- U.S. 10-year yields fall for fourth day to close at record low
- Fed minutes show heightened uncertainty after payrolls slump
The 2016 bond-market rally that drove Treasury yields to record lows this week has generated more than half a trillion dollars in gains for global investors.
Treasuries have earned $737 billion this year, according to Bank of America Merrill Lynch index data, as signals that policy makers may add to stimulus encourage investors to pad returns by buying longer-dated debt. The Bank of Japan and European Central Bank are experimenting with negative interest rates as traders speculate the Federal Reserve will be unable to lift rates for years.
Concern that the U.K.’s June 23 vote to leave the European Union will weigh on the global economy renewed a haven bid already driven by questions over China’s slowdown and the strength of the U.S. recovery. U.S. 10- and 30-year debt rose for a fourth trading session, with yields falling to all-time lows. Japanese 20-year bond yields briefly slid below zero, deepening a pool of almost $10 trillion of securities in the Bloomberg Global Developed Sovereign Bond Index with negative yields.
“Yields have fallen while duration has increased, creating outsized returns or losses when rates move sharply,” said Aaron Kohli, a fixed-income strategist in New York at BMO Capital Markets, one of 23 primary dealers that trade with Fed.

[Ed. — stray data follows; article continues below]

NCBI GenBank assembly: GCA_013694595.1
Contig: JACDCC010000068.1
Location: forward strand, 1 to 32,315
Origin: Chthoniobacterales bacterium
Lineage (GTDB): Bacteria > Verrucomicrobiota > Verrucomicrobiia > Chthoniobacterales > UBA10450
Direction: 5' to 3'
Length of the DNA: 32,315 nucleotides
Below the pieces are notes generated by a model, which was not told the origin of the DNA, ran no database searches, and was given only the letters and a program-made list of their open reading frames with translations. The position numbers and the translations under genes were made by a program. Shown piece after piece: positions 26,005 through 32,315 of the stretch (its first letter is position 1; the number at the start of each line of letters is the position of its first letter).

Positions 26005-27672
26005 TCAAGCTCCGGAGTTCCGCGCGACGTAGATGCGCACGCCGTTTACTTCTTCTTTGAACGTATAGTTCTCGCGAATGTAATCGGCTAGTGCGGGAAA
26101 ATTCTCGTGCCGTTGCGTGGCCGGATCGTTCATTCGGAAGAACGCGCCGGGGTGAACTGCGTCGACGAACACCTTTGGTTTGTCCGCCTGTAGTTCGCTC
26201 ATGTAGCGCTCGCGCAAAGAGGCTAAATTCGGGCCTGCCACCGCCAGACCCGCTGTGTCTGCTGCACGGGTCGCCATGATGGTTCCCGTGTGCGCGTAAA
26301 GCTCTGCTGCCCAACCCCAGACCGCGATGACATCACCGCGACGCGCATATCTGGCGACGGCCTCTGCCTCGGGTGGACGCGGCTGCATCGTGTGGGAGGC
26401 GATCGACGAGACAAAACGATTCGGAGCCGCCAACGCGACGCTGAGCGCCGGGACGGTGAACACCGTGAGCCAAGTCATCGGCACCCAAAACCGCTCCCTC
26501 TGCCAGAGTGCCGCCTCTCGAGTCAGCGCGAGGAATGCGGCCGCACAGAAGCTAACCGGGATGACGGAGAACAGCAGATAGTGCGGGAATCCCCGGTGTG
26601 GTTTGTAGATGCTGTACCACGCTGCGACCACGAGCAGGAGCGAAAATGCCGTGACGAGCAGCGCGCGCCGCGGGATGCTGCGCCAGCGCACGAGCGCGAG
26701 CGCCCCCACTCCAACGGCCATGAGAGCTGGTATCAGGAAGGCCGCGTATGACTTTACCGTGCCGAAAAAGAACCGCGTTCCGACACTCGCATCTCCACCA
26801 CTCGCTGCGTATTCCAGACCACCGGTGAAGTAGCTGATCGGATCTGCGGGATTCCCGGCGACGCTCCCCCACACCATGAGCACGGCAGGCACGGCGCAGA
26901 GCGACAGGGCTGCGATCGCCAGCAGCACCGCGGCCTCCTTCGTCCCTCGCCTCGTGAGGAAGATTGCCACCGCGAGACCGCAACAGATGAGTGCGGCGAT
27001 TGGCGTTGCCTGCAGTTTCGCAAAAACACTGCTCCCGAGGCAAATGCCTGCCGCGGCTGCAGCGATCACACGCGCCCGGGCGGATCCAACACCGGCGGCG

The yield on the 10-year Treasury note fell one basis point, or 0.01 percentage point, to 1.37 percent as of 5 p.m. in New York, the lowest closing level on record. The price of the 1.625 percent security due in May 2026 was 102 11/32.
The 20-year Japanese bond yield fell as low as minus 0.005 percent, according to Japan Bond Trading Co. The 10-year note yielded minus 0.275 percent after dropping to a record minus 0.285 percent. The pressure is building for Japan’s central bank to add to stimulus, as an accelerating surge in the yen threatens to wipe out the effects of more than three years of monetary easing.
In the U.S., fed fund futures signal only about a 12 percent chance of higher interest rates this year, as policy makers weigh signs of U.S. economic improvement against global risks.
The minutes from the Federal Open Market Committee’s June meeting released Wednesday indicated that uncertainty about the U.S. labor market and financial stability contributed to policy makers’ decision to leave interest rates unchanged, after government data showed U.S. employers added the fewest workers in almost six years in May. Officials also expressed caution ahead of the U.K. referendum on whether to leave the EU.
The U.S. added 180,000 jobs last month, according to the median forecast before the release of the Labor Department’s June nonfarm payrolls update on July 8.
“With Brexit spillovers keeping markets nervous, we believe the risks around nonfarm payrolls are asymmetric,” Bank of America Merrill Lynch strategists including Athanasios Vamvakidis wrote in a research report Wednesday. “Jittery markets mean a miss would impact sentiment sharply.”